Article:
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Geothermal vs Solar Power

lgw (121541) writes | more than 2 years ago

User Journal 1

Here are the basic numbers on aailable geothermal vs solar power (since this has come up in discussion more than once).

The surface area of the Earth is about 5.1 x 10^14 m^2. The cross sectional area is about 1.3 x 10^14 m^2 (one quarter of the surface area, of course).

Here are the basic numbers on aailable geothermal vs solar power (since this has come up in discussion more than once).

The surface area of the Earth is about 5.1 x 10^14 m^2. The cross sectional area is about 1.3 x 10^14 m^2 (one quarter of the surface area, of course).

Per this paper found as a cite on wikipedia, the total heat flow out from the Earth's interior is 4.42 x 10^13 W, or 0.0867 W/m^2. Of course, the available power is much less because it's only the subsurface-surface temperature difference that's available.

Total solar irradience is 1361 W/m^2 by NASA's latest estimate (so about 1.7 x 10^17 W across the entire cross section), or about 1000 W/m^2 on the surface at noon on a cloudless day. Averaged over the day-night cycle (surface area vs cross-section, so 250 W/m^2), and taking clouds into account that's about 180 W/m^2 (I can't find a solid source on that yet, but it looks close).

So, total solar power flow is about 4000 times as large as total geothermal flow. I'm not quite sure how to estimate the (ideal) available power as a percentage of the total geothermal power flow, but if we use a WAG of 50%, then the available power from solar is also about 4000 times per square meter more than geothermal - significantly more if we average solar power only across populated latitudes.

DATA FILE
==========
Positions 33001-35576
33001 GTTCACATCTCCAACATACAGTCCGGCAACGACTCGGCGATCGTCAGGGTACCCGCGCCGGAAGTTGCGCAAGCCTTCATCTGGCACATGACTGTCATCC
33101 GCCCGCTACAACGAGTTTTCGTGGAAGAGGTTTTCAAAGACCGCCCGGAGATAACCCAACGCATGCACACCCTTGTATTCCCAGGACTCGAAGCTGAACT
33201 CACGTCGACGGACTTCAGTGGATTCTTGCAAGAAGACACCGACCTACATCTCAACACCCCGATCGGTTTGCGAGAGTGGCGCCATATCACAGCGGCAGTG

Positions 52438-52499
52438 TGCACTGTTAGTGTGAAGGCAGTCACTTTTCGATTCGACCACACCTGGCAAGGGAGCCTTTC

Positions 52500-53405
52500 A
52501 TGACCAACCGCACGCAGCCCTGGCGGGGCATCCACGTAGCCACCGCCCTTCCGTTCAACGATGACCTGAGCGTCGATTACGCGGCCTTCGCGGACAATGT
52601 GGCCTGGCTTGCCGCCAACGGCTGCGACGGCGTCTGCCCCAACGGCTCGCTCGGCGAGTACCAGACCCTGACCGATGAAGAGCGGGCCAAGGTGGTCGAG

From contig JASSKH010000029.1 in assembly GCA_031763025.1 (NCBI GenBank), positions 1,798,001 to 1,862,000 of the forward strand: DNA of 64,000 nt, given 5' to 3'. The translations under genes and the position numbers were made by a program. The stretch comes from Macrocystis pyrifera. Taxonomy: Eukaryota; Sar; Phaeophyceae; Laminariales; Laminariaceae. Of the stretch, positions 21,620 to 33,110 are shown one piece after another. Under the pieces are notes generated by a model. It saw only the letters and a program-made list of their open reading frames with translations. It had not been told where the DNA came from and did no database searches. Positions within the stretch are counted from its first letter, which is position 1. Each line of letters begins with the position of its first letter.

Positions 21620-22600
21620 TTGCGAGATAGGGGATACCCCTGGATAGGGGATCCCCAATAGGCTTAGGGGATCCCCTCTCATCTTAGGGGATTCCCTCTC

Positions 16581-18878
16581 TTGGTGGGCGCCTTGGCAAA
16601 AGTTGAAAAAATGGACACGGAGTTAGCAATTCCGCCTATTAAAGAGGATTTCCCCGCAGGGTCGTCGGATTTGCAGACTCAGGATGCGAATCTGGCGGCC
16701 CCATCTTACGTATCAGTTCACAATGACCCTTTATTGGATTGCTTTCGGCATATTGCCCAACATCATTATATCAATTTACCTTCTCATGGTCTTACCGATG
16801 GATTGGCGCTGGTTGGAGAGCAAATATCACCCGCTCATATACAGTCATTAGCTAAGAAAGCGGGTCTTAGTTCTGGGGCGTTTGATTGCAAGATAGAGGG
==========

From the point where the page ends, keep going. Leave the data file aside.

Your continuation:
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1 comment

More harm than good? (1)

sznupi (719324) | more than 2 years ago | (#37356230)

While such numbers are technically correct (well, probably, I don't feel a need to recheck them), they possibly oversimplify the issue to the point of being harmful.

There are worse and better places for both geothermal and solar. I can think of a few which are fabulous for one, but quite poor for the other. There's no reason for them to not coexist (especially since they have different characteristics, geothermal being very suitable for base load for example), choosing one which is more suitable for the place ...or even both (or more)

PS. Plus, that total solar irradience drives the atmosphere and essentially the whole planetary biosphere, on which we also greatly depend - though, admittedly, we already use more than is available... [wikipedia.org] (temporarily thanks to the fossil fuels, which simply store past solar energy collected by the biosphere - last I've heard, we now use ~3 million years worth of production in 1 year - and when spoiling future hectares)
...and overall, we don't seem to care too much about borgifying the planet (say, covering most of it in some infrastructure, eventually) - after all, we already cause - almost casually, almost without blinking an eye (except for what comes from some rare "tree huggers") - what will be possibly the most rapid extinction in geological record (~half of all species gone by 2100, massive volcanism or asteroids apparently struggled to achieve such rates)
Of course, the last laugh might still be on us... [wikipedia.org]
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